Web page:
Medical case study: Wound care accusation

...The patient accuses the surgeon of failing to properly clean and dress his wife's wound, leading to fatal sepsis...

These case summaries are based on MDDUS files and are published here to highlight common pitfalls and encourage proactive risk management and best practice. Details have been changed to maintain confidentiality.

 

BACKGROUND

Mrs G, 67, has been consulting her dermatologist about a lesion on her forehead. It is found to be skin cancer and it is agreed it should be surgically removed. She is referred to consultant oral and maxillofacial surgeon Mr C who successfully excises the lesion under local anaesthetic. The wound is sutured and the patient is given antibiotic cream to apply three to four times daily.

THREE MONTHS LATER

Mr C is informed by his Trust that a complaint has been made against him regarding his post-operative care of Mrs G. It transpires that the patient was readmitted to hospital six days after her surgery and sadly died of sepsis. Her widower is accusing the surgeon of failing to properly care for Mrs G’s forehead wound, saying he “didn’t even bother to put a bandage on it”. Mr G claims the wound was left “open”, which exposed it to bacterial infection, leading to the fatal sepsis. The Trust’s complaints manager asks Mr C to write a statement detailing his treatment of Mrs G to assist the Trust in investigating and responding to the complaint.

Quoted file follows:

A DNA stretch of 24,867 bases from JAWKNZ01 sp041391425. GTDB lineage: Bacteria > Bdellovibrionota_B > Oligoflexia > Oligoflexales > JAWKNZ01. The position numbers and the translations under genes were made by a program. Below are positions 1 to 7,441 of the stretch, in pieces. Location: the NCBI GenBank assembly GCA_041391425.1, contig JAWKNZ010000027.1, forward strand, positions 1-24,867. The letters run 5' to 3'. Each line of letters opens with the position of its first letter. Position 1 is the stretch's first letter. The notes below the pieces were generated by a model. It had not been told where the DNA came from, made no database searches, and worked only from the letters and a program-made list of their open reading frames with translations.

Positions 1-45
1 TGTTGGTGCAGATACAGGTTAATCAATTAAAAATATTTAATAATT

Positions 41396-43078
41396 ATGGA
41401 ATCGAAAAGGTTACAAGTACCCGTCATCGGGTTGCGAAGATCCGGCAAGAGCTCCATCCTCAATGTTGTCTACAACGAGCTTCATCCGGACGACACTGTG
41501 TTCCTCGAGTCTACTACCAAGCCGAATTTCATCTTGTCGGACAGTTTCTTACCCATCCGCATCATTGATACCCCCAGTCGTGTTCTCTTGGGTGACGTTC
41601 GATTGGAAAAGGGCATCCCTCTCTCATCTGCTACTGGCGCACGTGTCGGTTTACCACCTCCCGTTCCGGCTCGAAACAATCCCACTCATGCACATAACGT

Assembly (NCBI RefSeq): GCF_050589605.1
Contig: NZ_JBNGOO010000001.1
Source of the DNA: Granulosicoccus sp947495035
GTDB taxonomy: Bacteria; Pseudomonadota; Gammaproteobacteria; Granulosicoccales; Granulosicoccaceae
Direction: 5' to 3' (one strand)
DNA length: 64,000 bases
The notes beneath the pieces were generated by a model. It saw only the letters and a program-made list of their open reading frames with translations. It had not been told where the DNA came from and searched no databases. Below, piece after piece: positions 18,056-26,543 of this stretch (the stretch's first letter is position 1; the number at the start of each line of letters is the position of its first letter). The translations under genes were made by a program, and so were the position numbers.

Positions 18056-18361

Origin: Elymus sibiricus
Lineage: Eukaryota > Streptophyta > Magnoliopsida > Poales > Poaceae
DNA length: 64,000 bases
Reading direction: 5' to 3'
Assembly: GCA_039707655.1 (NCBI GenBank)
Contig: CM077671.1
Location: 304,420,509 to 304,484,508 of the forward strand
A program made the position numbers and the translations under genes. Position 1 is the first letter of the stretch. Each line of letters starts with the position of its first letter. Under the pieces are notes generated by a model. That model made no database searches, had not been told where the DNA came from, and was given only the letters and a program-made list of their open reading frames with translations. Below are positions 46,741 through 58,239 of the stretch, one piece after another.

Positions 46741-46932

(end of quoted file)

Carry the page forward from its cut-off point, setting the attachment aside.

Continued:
ANALYSIS/OUTCOME

Mr C writes a draft statement and asks MDDUS for help in reviewing it before submission. In broad terms, it describes how the surgery on Mrs G went as expected and that the lack of a dressing was “standard practice” amongst most surgeons for facial wounds. Applying a dressing, he explains, can be very difficult on areas of the face that have hair or are prone to sweating.

Mr C says the wound was not left open as he used “interrupted sutures”, thus enabling clinicians to visualise the patient’s wound. Mr C notes that, following the surgery, a number of other doctors saw the patient and none noted any evidence of infection on the wound, such as tenderness or redness.

A medical adviser reads the statement and makes a number of suggestions.

Specifically, Mr C is advised for the purposes of responding to the complaint to avoid commenting on any treatment the patient may have received from other clinicians (e.g. the results of tests ordered by her GP, references to which clinicians saw the patient and when). The surgeon should comment only on his own involvement.

He is encouraged to provide as much detail as possible regarding the usual management of post-operative wounds and to explain any technical terms (e.g. what he means by “interrupted sutures”).

He should also include in his statement a note of any instructions that were given to the patient after surgery with regards to wound care, signs to look out for in relation to infection, and any other safety netting advice he recalls giving. This should include any information leaflets that he would routinely give to patients.

Mr C updates his statement and submits it to his Trust’s complaints management team. The Trust response is sent to Mr G and the matter is taken no further.

KEY POINTS

  • Help patients understand decision making around post-operative wound care, particularly where this may be contrary to expectations (e.g. a decision not to apply a wound dressing).
  • When providing a statement in response to a complaint, comment only on your involvement in the patient’s care and give as much detail as you can.
  • Where possible, provide evidence such as clinical protocols or national guidance to support clinical decision making.
  • Contact MDDUS for specific advice on preparing a complaint response.

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